Bristol Docks

As a port Bristol always suffered from a major disadvantage - its six miles inland!!

The city has been a port ever since it existed, but improvements were needed and major work started in the 13th century. In the 1240s, part of the marsh was purchased from the Augustinian friary through which a new channel was dug for the River Frome to improve access to the River Avon. A new Bristol bridge was constructed and later in the century, an expansion of the defences known as the Port Wall. Excavations suggest it was the Redcliffe bank of the Avon which saw the most intensive development. King Henry II (1133-1189) allowed cities like Bristol to levy taxes to pay for the repair and maintenance of the ports.

The approach to the city from the sea was from the Kingroad at Avonmouth and through the tortuous River Avon. In 1662, the City Corporation decreed that because of the number of ships grounding in the Avon that no ship over 60 tons could attempt the passage under penalty of £10. Even up until the 18th century ships were often unloaded by waiting until they were beached at low tide and carrying the goods ashore. This put undue stress on the ships and many of the hulls were strained or damaged.

This helped give rise to the expression "shipshape and Bristol fashion". Shipshape was first used in the 17th century, and the Bristol fashion part was added in the early 19th century. Ships have been beached and laid on their side for repairs, called "careening" or "heaving down", for centuries. So, the expression "shipshape and Bristol fashion" could refer to a stoutly built ship capable of such treatment.

Print depicting the 'Endeavour' badly damaged after running aground on the Great Barrier Reef in June 1770. Source: Royal Museums Greenwich, PAD5990 The Astrolabe and Zélée aground in the Torres Strait by Louis Le Breton (1818–1866). Source: Wikimedia An Old Whaler Hove Down For Repairs, Near New Bedford, a wood engraving drawn by Frederick Schiller Cozzens and published in Harper's Weekly, December 1882. Source: Wikimedia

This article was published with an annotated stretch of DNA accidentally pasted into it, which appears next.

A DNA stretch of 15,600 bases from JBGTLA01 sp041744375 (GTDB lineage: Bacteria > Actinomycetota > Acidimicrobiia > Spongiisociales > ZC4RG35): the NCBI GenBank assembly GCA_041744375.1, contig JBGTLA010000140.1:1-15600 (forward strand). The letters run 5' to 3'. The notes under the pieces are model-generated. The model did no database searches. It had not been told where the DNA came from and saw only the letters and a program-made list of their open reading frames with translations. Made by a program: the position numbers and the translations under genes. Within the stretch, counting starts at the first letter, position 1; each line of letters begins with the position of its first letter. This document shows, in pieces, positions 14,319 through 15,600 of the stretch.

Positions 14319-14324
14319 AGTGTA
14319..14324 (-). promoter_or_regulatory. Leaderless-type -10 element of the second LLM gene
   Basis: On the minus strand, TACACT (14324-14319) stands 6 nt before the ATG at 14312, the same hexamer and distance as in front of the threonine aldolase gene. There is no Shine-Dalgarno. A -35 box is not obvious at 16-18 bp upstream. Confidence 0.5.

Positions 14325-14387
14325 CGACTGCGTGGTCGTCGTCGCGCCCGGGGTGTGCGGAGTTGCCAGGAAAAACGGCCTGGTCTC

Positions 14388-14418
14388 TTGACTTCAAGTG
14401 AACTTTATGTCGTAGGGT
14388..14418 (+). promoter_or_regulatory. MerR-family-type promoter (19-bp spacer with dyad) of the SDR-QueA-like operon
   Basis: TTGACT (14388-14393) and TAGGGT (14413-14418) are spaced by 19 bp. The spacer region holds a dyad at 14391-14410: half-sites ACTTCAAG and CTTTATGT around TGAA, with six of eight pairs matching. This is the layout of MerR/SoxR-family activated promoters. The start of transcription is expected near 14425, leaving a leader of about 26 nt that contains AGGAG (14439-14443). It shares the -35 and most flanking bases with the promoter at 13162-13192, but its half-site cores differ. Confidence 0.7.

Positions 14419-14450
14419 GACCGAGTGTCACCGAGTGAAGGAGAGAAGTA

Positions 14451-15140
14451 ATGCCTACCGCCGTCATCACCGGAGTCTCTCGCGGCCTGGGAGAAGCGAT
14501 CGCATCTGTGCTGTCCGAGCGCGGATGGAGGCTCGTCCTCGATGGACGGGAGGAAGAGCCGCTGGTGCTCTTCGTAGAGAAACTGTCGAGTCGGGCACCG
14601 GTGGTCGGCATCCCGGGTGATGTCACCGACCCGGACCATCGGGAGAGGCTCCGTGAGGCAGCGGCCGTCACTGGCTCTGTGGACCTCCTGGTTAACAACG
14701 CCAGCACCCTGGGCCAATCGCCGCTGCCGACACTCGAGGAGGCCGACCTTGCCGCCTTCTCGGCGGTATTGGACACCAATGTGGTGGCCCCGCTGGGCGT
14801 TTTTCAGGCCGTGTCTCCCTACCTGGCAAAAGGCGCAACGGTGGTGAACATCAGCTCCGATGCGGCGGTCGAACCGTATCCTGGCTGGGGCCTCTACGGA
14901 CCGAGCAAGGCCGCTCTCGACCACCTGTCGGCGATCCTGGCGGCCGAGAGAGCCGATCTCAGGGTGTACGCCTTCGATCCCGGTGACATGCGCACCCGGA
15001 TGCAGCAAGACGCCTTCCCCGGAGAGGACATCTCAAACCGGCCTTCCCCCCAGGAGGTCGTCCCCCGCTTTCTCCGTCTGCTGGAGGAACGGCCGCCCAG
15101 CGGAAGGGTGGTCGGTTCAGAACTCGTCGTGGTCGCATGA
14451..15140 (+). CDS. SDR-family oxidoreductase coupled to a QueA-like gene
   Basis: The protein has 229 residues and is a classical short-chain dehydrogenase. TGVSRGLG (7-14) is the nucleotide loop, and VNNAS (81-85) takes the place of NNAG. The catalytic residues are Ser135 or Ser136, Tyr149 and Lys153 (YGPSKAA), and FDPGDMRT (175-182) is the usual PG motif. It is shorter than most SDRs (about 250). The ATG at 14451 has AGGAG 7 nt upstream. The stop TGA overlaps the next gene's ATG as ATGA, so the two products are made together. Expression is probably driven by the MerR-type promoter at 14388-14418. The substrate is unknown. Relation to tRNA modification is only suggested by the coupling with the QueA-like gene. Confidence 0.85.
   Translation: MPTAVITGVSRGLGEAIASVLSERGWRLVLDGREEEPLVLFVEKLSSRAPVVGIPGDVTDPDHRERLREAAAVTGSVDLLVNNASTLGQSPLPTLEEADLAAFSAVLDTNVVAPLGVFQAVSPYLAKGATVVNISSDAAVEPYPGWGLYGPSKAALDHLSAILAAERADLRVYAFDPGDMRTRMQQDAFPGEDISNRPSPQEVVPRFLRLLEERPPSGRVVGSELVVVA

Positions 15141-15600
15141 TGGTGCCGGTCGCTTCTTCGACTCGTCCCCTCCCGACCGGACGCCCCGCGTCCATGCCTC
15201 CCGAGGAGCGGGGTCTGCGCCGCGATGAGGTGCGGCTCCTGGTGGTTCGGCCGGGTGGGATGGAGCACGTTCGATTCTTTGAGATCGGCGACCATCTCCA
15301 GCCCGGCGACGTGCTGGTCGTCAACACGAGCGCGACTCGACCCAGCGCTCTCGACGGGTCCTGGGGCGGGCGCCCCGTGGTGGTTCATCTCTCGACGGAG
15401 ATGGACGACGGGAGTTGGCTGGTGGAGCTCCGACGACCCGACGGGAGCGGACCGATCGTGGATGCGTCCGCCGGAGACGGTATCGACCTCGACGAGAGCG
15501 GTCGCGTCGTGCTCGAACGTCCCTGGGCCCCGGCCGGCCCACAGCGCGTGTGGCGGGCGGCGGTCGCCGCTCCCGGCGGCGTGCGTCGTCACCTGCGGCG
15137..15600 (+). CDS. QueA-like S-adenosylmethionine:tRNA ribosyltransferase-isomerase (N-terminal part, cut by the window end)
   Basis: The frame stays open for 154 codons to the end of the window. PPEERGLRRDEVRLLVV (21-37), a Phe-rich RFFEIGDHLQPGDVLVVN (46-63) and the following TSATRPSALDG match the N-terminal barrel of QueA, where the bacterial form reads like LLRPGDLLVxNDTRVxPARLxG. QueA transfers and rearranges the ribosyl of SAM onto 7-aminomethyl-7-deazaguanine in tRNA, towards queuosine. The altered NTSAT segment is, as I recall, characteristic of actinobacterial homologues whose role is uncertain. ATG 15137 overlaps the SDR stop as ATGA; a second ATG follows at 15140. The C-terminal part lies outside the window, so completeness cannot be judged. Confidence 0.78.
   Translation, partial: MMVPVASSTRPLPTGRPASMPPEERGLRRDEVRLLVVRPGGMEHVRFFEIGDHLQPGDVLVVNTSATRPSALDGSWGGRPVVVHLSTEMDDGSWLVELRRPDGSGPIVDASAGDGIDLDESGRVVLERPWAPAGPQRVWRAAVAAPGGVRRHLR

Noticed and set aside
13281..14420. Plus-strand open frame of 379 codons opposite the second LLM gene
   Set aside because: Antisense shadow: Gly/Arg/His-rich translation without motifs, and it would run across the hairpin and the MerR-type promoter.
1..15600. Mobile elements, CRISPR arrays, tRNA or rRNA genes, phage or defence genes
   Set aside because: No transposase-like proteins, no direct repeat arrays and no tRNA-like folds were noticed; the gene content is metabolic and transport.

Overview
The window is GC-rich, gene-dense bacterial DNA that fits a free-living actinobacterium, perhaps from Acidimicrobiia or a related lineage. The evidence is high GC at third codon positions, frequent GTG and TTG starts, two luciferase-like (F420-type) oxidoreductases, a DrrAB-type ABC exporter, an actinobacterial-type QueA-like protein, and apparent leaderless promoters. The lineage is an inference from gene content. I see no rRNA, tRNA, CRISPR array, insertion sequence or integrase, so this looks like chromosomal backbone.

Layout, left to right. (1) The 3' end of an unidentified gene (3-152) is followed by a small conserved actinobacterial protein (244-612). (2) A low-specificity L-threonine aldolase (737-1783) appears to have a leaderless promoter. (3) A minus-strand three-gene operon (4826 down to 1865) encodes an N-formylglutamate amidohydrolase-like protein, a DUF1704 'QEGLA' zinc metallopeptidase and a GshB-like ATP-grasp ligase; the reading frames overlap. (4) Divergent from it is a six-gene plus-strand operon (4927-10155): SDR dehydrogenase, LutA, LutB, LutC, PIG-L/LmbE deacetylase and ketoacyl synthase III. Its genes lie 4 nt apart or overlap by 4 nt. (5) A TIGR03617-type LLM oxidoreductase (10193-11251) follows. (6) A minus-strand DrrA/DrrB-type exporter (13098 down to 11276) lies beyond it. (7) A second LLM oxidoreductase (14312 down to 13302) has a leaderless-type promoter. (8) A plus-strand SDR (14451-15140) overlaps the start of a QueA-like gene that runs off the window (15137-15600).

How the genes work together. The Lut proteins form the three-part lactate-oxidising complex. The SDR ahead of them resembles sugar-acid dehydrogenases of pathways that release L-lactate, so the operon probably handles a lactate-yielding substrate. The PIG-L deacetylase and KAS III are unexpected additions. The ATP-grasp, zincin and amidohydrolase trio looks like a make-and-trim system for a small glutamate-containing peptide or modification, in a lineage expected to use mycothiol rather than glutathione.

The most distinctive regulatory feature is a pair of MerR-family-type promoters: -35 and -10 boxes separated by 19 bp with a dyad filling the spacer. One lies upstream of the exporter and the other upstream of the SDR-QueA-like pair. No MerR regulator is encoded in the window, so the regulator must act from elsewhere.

It could also mean that everything had to be stowed properly, in Bristol fashion, else it was going to end up being broken or damaged when the ship was careened in the harbour.

The Romans built a harbour at Sea Mills, named Abona or Portus Abonae. The harbour was built here because this was the last point on the River Avon that ships of the day could remain afloat at low tide, and it was a handy place to provision the Centurians that were struggling with the Welsh. It was abandoned in the 4th centrury, but in 1712, Joshua Franklyn, a wealthy Bristolian, provided the money for a new wet dock and the Sea Mills Dock Company which was founded in 1716. The dock was completed in 1715, and had an area of around 9,000 square yards. This dock had one major disadvantage, the road to Bristol was practically non-existant. From its opening until around 1763 it was used to refit privateers and a whaling company used it between 1750 and 1761, but very little in the way of cargo was ever unloaded here.

Sea Mills, 1844 by by Joseph Walter (1783 - 1856)

Sea Mills ~ 1844
Oil on canvas by Joseph Walter (1783 - 1856)
By the time this scene was painted the docks at Sea Mills were already long past their heyday